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Photo credit: Everyday Health Photo of Hernandez (dressed in all black) at The Watcha! Film Series in honor of Women’s History Month.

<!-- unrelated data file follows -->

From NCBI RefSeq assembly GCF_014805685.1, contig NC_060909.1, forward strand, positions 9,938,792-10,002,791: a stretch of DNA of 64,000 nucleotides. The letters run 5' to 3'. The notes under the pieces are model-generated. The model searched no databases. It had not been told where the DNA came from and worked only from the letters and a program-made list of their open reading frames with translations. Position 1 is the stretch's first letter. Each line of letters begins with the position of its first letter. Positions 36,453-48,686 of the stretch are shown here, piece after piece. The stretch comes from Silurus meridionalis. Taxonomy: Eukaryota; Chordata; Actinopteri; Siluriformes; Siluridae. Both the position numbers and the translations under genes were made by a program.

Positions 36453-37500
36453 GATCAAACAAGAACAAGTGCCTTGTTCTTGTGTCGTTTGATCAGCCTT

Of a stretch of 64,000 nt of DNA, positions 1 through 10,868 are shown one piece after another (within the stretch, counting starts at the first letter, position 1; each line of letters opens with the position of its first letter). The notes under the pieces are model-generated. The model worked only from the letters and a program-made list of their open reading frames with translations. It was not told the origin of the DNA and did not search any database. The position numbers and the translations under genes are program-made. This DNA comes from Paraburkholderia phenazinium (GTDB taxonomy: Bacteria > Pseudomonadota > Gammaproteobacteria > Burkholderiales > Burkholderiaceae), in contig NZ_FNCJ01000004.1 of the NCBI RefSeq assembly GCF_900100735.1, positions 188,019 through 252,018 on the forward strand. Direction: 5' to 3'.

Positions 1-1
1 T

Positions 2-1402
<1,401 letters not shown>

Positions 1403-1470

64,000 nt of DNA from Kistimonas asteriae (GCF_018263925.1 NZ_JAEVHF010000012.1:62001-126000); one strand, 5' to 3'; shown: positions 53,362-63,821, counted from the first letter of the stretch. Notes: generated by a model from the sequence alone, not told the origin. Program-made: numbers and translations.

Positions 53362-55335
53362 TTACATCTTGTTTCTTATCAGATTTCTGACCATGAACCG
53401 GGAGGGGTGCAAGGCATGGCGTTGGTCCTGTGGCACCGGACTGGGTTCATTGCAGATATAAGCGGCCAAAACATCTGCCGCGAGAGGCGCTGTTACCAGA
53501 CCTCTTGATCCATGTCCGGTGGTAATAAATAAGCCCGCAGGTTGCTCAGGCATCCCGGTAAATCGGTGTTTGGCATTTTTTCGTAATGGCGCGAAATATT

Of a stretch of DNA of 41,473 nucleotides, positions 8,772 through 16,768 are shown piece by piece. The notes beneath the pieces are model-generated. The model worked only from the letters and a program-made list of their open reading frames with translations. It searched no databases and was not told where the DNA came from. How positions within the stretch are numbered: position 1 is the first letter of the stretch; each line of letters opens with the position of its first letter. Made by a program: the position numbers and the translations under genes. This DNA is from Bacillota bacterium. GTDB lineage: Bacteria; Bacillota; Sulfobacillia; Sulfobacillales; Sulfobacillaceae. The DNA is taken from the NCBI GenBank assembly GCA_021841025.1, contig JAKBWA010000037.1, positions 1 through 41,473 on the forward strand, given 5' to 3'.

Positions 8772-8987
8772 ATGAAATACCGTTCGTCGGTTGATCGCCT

The Rikers Island jail complex in September 2021. Photo Courtesy to: New York Times .   By Portland Tidwell SAN ANTONIO- Prisons are said to deter inmates from committing crime on the outside of the grey, dreary walls of their either temporary or long-term home depending on their sentences. However, living conditions are sometimes seen as less than up to par. The famous Riker’s Island in New York, which held many famous celebrities and criminals in the past, is shutting down their facilities in order to activate a new reformative plan that could cost up to $30 million. The plan is set to create safer, smaller and fairer jails.   Riker’s is one of the few prison complexes that have planned to invest in creating change and better conditions for roughly six to seven thousand inmates. The plan will include closing the complex and building four new borough-based jails. The hope is to rehabilitate inmates versus severely punishing them. Not only will the look of the jails be softened with brighter colors, but the innovative programs implemented will hopefully provide inmates with the help they need.  David Tidwell, Vice President of Business Development of Cornerstone Detention Products recently traveled to New York where he could help provide the tools needed for Riker’s to move forward with their plan.  “They are trying to put the inmates in a real-life behavioral situation,” said Tidwell. “They’re trying something new, and they believe these changes in aesthetics will help them rehabilitate themselves.”  According to the Riker’s Closing Plan, each facility will be the model for direct supervision housing equipped with a modern touch, natural lighting and ample support services. The hope is to establish a more comfortable and humane environment with a dormitory like feel. “What they want is a normative environment,” Tidwell said. “They want it to be normal.”  While it can be argued that a change of atmosphere can create a more positive environment and uplift morale, some believe that this may not make a difference in the long run. Tidwell said it’s important to pay attention to the root problem, instead of the problems that take place inside the jail. The crimes committed start with the person and their upbringing, not the color of the walls or how comfortable prison beds are. California has already implemented a similar plan by adding helpful programs at their prisons like Riker’s. The Bexar County Sheriff’s Office is also doing their part in modifying the prison facilities.  Tidwell and Sheriff Javier Salazar at the 100 Club of San Antonio’s “Guns and Hoses” event in 2019.  Sheriff Javier Salazar of the Bexar County Sheriff’s Department believes that these changes couldn’t hurt the inmates in New York, and maybe this idea is something to be considered. However, the Bexar County Jail and Texas detention centers face bigger problems such as the amount of prisoners and the lack of sufficient trasporation. “It’s not necessarily overcrowding, but lack of movement in the court system,” said Salazar.  Salazar said that there are inmates who suffer from mental health issues and are solely placed in prison because there is nowhere else to put them. This is most likely because there are not enough rehabilitation facilities in San Antonio and it’s surrounding areas that could cater to their specific needs. Salazar said that there are about a good 700 to 800 inmates who are being held at the jail because they have mental health issues.   There are numerous programs and services in place at the Bexar County Sheriff’s Office (BCSO) jail that are made to help inmates lead a better life.  Salazar said that there are General Educational Development Test (GED) programs as well as programs that are designed to change behavior. These include anger management and parenting classes, educational, chaplaincy and social services. Inmates can work within the jail, and even take courses on job readiness and basic computer skills. There are also support group opportunities that can help them better navigate life through mental health issues. Riker’s Island’s reformative plan is about installing programs like these. Such as changing the colors of the walls, providing comfortable beds and chairs in hopes that it will create a more positive and encouraging impact.  The newly reimagined prison complex and helpful programs is estimated to become a reality in 2027. There are hopes that by that time, BCSO will announce a similar plan for Bexar County inmates. “The vast majority of our inmate population just needs a hand up, a job, a job skill, they need to learn some interview skills, and pick up a trade,” said Salazar. Rehabilitation and second chances seem to be a running theme for a small majority of prisons and jails. Luckily, Bexar County is on a similar page in hopes of more programs like the concept in New York. 
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